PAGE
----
Not only does Sophia Jane make beautiful folk music (with Americana, Pop, and Country influences- you’ll just have to take a listen to understand), she has an amazing story to tell. She used songwriting to push through the emotional highs and lows of depression and anxiety and has since become an active advocate for mental health awareness, playing benefit concerts and pursuing Music Therapy at Berklee College of Music which she hopes to use to “bring a light to the power of music in healing.” I was lucky to chat Sophia about all that, as well as what inspires her lyrics and how she stays calm and grounded.
What inspired you to become a musician? Has it always been what you wanted to do when you grew up?
When I was 5 my mom signed me up for piano lessons, as she always played piano and comes from a musical family. I remember hating going to my weekly lesson and crying the whole way there… but then one day something clicked and I couldn’t stop playing. My Grandpa on my Mom’s side was always very musical, singing old folk songs on the summer house deck and leading us in sing-alongs. My Dad’s dad is also a chanter in the Greek Orthodox church, so that was a musical source growing up.
I think I just fell in love with the concept of putting stories and music to song. Music has always hit me in the deep part in my spirit that I can’t explain. I just always knew in my gut I could never let it go and wouldn’t be fulfilled if I didn’t stick close to it. It always just had a really deep emotional connection with me… it would make me burst into tears, give me goosebumps and make me smile bigger than ever. When something touches you that deep, how can you not pursue it?
I know you’re also an active advocate of mental health awareness and are pursuing a degree in Music Business and Music Therapy; can you speak a little about that?
Yeah! Music has always been my way of healing – I’ve suffered from anxiety and depression since I was really little, and still do. Writing songs about how I feel or just sitting down at the piano and channeling everything through notes has always helped so, so much. I want to bring this help to others that maybe haven’t discovered the part music can play in their lives or who need help incorporating it into their lives.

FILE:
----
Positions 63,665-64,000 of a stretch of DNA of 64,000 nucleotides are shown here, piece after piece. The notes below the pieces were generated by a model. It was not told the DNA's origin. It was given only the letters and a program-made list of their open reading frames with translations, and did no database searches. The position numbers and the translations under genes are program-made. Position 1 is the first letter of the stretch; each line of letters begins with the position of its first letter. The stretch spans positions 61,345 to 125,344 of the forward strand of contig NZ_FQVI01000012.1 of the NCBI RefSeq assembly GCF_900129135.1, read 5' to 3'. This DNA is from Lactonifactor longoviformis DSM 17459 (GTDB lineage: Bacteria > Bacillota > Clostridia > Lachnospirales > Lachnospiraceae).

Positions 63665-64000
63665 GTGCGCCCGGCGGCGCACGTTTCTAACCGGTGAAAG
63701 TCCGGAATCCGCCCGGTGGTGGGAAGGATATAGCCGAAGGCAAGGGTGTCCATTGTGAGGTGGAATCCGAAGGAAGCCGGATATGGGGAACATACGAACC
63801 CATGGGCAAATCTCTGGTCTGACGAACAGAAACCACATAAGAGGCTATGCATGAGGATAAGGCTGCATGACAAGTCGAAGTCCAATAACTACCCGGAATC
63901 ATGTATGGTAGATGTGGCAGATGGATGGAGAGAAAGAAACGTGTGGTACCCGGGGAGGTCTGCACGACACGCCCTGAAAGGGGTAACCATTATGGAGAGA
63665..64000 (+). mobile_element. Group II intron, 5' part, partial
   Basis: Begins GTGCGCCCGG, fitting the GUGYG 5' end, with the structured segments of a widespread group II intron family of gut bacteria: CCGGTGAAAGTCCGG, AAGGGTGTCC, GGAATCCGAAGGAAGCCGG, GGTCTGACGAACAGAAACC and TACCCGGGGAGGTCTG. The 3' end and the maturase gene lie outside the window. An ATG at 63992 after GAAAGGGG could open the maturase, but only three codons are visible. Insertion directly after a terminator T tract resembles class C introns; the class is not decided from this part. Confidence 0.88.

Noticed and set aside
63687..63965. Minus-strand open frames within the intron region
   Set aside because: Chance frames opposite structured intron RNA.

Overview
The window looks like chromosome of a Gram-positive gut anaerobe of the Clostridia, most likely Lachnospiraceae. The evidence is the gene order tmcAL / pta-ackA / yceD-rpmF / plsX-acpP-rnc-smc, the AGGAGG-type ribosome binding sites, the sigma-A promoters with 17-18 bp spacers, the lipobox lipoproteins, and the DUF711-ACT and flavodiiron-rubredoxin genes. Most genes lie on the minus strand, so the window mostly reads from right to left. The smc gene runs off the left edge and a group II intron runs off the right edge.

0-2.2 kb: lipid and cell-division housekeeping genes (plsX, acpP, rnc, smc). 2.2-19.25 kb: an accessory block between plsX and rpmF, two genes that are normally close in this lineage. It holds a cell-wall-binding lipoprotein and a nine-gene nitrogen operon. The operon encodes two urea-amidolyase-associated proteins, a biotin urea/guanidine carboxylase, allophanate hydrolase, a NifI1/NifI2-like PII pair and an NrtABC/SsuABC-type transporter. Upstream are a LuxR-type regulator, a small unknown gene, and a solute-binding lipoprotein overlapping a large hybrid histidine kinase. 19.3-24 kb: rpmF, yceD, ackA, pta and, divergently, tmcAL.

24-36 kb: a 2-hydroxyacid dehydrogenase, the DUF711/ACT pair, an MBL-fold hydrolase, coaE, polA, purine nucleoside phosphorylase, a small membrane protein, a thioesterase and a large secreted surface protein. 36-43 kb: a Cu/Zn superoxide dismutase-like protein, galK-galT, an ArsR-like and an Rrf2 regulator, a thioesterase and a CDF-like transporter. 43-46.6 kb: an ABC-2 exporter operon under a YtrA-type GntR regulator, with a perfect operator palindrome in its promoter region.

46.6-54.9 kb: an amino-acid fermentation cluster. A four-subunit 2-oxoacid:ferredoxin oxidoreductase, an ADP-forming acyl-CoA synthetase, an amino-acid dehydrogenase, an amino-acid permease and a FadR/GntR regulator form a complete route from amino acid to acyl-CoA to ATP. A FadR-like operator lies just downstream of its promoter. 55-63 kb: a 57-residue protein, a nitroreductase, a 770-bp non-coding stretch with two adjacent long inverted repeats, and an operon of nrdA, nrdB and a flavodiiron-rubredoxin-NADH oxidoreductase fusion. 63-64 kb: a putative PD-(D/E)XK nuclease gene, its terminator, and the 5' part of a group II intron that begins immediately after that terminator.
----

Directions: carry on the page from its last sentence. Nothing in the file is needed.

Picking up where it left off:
My dream is to start a not-for-profit organization where songwriting is incorporated into underprivileged communities to allow people tell their stories and provide a sense of identity and intent.
In terms of mental health as a whole, it isn’t talked about enough! I have an original song called “One Call” which tells the story of a girl fading into society through depression and ultimately taking her own life. The song itself has stigma around it, but opens up the eyes of the listener as to what could actually be going on in the lives of those around them.
Music is just such a ‘feely’ thing. You can channel so, so much through music whether it be creative energy, angst, confidence- anything! Western medicine is so pushed these days in the medical field and creative non-medical approaches are devalued. I hope to bring a light to the power of music in healing.
That’s amazing! And how has studying at Berklee influenced you as an artist? Is it stressful being surrounded by so many talented musicians?
One of the things I love about Berklee is actually the people I’m surrounded by. A lot of people come to Berklee aspiring to be touring, working musicians. I love gigging but my passion really lies in therapy and behind-the scenes work. I could have studied these things at another school, but being surrounded by such passion and talent from all strictly musicians is what makes this school so great. You are never out of inspiration here.
Berklee is definitely a place where you have to stay focused on your intent and your personal journey – it’s super easy to get caught up in other’s talents and feel intimidated… in fact, a lot of people drop out because of this. In terms of Berklee’s influence on my artistry – it has definitely challenged me to work harder than ever before and know the foundations and details in music. A song is so much more than a few chords – it’s a harmonic sequence with purposeful choices in it’s rhythm, composition, arrangement etc.
It is so, so true that in the music industry today you need to know how to do everything. Yes, I’m a music therapy and business major, but it’s so useful to have big band arranging under my belt, conducting, modal interchanges, etc. It all plays into the craft and allows you to be the best musician you can be.
When I’m not playing music, I’m trying to heal my mind with meditation, reading and surrounding myself with positive and caring people.
That’s great you’re able to channel what others find discouraging into something inspirational. Has there ever been a time you thought about quitting playing music, however?
Yes- I come from a suburban town where everyone goes to very good academic colleges and universities. Both my parents are actually engineers so I come from a direct family of no musicians, LOL. Growing up in an academic setting I was good at math and science, but it never healed my soul like music did. I would often procrastinate work with playing my guitar, piano, or just singing for hours.
I am a very anxious person so I crave stability and the music business is not that. People say: if you want stability, don’t become a musician LOL. So RIP my life…But when it comes down to it, if I didn’t pursue music, I would always wonder. It’s just something I needed to do… weird to explain.
Another thing about the academic route is that it was too safe and stable. It was too straightforward. I am only creative when I’m anxious and on the edge – it pushes my brain to wander the boundaries and dig deeper into my conscious.